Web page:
Inflammation and cortisol response in coronary artery disease
2009 (English)In: ANNALS OF MEDICINE, ISSN 0785-3890, Vol. 41, no 3, 224-233 p.Article in journal (Refereed) Published
Atherosclerosis is characterized by chronic inflammation involving autoimmune components. The degree of inflammatory activity, as detectable both within the atherosclerotic plaque and in the circulation, is associated with plaque destabilization and atherothrombotic complications. Endogenous glucocorticoids are modulators of innate and acquired immune responses, and as such play a key role in the reciprocal interaction between neuroendocrine and immune systems. Abnormalities in hypothalamic-pituitary-adrenal axis (HPA) function have been described in several chronic inflammatory disorders, and evidence has emerged lately that HPA dysfunction may be implicated also in the pathogenesis of coronary artery disease. This review is an outline of knowledge gained so far by previous studies of glucocorticoids in coronary atherosclerosis and myocardial infarction. The results consistently point towards a dysregulated cortisol secretion that may involve a failure to contain inflammatory activity. A dysfunctional HPA axis and its possible implications for coronary artery disease progress, including the hypothetical link between stress and inflammation, are discussed.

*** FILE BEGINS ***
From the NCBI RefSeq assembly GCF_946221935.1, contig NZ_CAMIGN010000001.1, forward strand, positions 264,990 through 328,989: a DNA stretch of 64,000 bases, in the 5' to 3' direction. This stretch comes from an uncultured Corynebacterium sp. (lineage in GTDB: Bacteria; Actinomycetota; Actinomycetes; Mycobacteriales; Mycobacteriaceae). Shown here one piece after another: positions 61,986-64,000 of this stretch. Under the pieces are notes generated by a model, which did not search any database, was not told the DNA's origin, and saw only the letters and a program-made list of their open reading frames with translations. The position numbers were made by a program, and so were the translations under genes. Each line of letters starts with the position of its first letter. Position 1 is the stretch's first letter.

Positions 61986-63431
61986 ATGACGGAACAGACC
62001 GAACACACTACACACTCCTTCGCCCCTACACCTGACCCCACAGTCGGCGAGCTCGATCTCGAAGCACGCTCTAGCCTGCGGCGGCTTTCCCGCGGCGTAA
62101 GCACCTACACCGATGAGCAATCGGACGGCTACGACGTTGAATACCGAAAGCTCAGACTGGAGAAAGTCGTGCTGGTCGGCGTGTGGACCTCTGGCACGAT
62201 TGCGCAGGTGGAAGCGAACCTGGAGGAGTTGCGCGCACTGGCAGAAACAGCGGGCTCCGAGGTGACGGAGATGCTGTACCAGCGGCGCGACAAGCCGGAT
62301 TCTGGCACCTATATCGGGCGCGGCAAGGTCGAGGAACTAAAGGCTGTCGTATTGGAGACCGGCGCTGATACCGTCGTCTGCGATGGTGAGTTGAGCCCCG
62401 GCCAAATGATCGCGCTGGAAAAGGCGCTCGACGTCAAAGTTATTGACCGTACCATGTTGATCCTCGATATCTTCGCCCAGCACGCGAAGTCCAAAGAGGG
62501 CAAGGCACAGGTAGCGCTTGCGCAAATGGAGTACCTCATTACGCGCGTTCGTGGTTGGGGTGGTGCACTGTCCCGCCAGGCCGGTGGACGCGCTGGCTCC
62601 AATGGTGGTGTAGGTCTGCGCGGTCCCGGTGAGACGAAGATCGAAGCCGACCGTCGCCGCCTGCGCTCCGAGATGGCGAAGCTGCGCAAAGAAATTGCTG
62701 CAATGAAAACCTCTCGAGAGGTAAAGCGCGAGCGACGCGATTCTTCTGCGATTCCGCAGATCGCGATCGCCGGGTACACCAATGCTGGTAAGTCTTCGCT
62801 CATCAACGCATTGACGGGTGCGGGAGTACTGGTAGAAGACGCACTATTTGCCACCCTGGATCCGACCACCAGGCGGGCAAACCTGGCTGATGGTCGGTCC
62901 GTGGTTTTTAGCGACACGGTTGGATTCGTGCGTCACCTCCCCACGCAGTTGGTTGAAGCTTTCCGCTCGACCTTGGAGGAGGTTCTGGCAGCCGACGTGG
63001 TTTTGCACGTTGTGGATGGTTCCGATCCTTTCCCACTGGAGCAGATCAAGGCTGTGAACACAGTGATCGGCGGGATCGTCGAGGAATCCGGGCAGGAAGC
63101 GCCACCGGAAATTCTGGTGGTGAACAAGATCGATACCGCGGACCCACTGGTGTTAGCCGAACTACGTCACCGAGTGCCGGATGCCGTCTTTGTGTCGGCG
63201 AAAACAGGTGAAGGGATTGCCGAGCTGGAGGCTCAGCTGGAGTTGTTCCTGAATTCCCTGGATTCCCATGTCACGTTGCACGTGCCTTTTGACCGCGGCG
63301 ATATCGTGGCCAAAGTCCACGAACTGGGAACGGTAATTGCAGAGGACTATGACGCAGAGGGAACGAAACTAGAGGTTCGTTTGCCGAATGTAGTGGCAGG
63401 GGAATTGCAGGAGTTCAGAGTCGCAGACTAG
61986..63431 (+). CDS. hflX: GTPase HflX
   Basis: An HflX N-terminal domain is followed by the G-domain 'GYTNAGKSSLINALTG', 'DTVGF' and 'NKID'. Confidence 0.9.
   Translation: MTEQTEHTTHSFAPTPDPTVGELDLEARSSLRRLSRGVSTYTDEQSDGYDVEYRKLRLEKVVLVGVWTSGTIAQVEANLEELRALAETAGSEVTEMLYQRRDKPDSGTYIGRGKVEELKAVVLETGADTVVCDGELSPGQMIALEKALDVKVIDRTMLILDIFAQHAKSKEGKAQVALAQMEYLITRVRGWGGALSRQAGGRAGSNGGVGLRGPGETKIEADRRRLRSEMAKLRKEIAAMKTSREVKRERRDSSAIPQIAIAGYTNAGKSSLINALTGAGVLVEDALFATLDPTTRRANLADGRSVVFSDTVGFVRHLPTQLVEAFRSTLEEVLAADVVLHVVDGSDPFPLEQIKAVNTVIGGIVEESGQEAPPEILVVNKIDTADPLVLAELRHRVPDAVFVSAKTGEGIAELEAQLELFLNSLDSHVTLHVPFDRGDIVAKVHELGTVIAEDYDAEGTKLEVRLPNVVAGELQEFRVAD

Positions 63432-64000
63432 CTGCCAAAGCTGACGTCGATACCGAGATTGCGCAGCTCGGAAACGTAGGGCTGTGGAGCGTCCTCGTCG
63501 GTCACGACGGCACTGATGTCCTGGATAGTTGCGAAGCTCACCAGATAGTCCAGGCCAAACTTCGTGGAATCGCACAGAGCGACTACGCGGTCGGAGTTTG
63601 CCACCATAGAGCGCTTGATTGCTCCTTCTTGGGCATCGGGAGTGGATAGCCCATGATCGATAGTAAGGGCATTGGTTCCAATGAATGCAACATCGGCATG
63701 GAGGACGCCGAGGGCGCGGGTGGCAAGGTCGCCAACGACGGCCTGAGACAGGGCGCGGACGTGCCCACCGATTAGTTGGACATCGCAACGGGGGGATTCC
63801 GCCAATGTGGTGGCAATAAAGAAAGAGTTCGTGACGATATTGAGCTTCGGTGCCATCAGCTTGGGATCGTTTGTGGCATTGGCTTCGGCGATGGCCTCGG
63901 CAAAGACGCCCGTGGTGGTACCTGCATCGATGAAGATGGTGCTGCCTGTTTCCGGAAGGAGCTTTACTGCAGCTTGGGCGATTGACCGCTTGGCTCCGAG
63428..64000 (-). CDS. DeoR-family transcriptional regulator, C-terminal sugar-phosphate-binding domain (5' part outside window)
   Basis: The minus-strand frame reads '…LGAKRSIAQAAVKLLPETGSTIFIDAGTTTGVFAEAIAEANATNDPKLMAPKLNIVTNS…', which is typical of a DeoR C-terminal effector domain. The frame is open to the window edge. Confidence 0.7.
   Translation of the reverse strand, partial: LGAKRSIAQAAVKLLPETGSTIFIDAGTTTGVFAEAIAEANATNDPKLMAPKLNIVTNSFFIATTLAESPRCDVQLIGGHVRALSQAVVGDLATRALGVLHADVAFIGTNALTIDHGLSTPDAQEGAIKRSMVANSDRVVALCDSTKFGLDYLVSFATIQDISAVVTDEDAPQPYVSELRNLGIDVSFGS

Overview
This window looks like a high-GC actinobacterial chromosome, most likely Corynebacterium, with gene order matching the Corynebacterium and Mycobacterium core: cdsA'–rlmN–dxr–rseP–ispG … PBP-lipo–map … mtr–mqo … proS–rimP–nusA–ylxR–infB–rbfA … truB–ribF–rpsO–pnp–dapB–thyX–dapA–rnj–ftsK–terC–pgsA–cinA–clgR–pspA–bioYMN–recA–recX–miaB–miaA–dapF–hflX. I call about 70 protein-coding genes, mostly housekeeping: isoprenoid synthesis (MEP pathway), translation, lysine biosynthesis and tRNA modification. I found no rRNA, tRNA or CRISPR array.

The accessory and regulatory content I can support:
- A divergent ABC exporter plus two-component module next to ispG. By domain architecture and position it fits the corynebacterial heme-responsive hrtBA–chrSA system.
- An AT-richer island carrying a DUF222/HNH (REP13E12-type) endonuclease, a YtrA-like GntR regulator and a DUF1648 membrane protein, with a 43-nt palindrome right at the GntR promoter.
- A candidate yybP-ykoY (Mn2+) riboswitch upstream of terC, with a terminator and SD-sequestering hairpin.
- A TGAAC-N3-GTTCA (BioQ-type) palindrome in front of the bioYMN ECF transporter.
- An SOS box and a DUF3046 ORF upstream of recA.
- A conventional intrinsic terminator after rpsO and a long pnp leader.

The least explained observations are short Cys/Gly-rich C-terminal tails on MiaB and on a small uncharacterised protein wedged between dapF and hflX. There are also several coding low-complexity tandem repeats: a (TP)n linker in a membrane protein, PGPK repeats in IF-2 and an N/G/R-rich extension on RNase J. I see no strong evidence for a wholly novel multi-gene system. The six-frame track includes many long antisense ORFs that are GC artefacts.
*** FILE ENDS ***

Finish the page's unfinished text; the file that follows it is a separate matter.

Place, publisher, year, edition, pages
2009. Vol. 41, no 3, 224-233 p.
Coronary artery disease, cortisol, glucocorticoids, HPA axis, inflammation, stress
Medical and Health Sciences
IdentifiersURN: urn:nbn:se:liu:diva-17630DOI: 10.1080/07853890802508934OAI: oai:DiVA.org:liu-17630DiVA: diva2:210926